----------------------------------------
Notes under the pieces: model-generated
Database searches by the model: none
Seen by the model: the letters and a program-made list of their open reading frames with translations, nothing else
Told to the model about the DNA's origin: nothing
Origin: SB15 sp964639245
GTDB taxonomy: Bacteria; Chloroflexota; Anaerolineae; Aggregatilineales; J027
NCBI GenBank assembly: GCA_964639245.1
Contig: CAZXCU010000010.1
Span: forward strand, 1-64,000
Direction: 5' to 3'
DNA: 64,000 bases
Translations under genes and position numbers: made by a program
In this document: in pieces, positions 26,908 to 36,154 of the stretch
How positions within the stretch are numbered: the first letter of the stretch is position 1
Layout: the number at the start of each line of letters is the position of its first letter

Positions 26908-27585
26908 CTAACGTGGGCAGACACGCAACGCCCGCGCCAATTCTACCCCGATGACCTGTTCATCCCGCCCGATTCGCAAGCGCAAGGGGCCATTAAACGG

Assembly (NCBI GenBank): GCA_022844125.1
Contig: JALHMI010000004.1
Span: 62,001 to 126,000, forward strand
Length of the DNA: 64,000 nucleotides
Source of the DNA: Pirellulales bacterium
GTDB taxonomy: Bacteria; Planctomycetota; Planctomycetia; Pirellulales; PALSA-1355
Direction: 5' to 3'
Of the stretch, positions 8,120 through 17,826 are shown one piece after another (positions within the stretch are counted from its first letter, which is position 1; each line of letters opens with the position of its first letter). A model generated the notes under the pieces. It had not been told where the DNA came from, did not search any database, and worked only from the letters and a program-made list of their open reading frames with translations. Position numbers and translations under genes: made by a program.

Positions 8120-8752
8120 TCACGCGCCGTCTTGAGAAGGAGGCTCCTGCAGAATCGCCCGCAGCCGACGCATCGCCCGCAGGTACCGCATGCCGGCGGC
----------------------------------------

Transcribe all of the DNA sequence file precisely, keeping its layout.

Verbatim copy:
Notes under the pieces: model-generated
Database searches by the model: none
Seen by the model: the letters and a program-made list of their open reading frames with translations, nothing else
Told to the model about the DNA's origin: nothing
Origin: SB15 sp964639245
GTDB taxonomy: Bacteria; Chloroflexota; Anaerolineae; Aggregatilineales; J027
NCBI GenBank assembly: GCA_964639245.1
Contig: CAZXCU010000010.1
Span: forward strand, 1-64,000
Direction: 5' to 3'
DNA: 64,000 bases
Translations under genes and position numbers: made by a program
In this document: in pieces, positions 26,908 to 36,154 of the stretch
How positions within the stretch are numbered: the first letter of the stretch is position 1
Layout: the number at the start of each line of letters is the position of its first letter

Positions 26908-27585
26908 CTAACGTGGGCAGACACGCAACGCCCGCGCCAATTCTACCCCGATGACCTGTTCATCCCGCCCGATTCGCAAGCGCAAGGGGCCATTAAACGG

Assembly (NCBI GenBank): GCA_022844125.1
Contig: JALHMI010000004.1
Span: 62,001 to 126,000, forward strand
Length of the DNA: 64,000 nucleotides
Source of the DNA: Pirellulales bacterium
GTDB taxonomy: Bacteria; Planctomycetota; Planctomycetia; Pirellulales; PALSA-1355
Direction: 5' to 3'
Of the stretch, positions 8,120 through 17,826 are shown one piece after another (positions within the stretch are counted from its first letter, which is position 1; each line of letters opens with the position of its first letter). A model generated the notes under the pieces. It had not been told where the DNA came from, did not search any database, and worked only from the letters and a program-made list of their open reading frames with translations. Position numbers and translations under genes: made by a program.

Positions 8120-8752
8120 TCACGCGCCGTCTTGAGAAGGAGGCTCCTGCAGAATCGCCCGCAGCCGACGCATCGCCCGCAGGTACCGCATGCCGGCGGC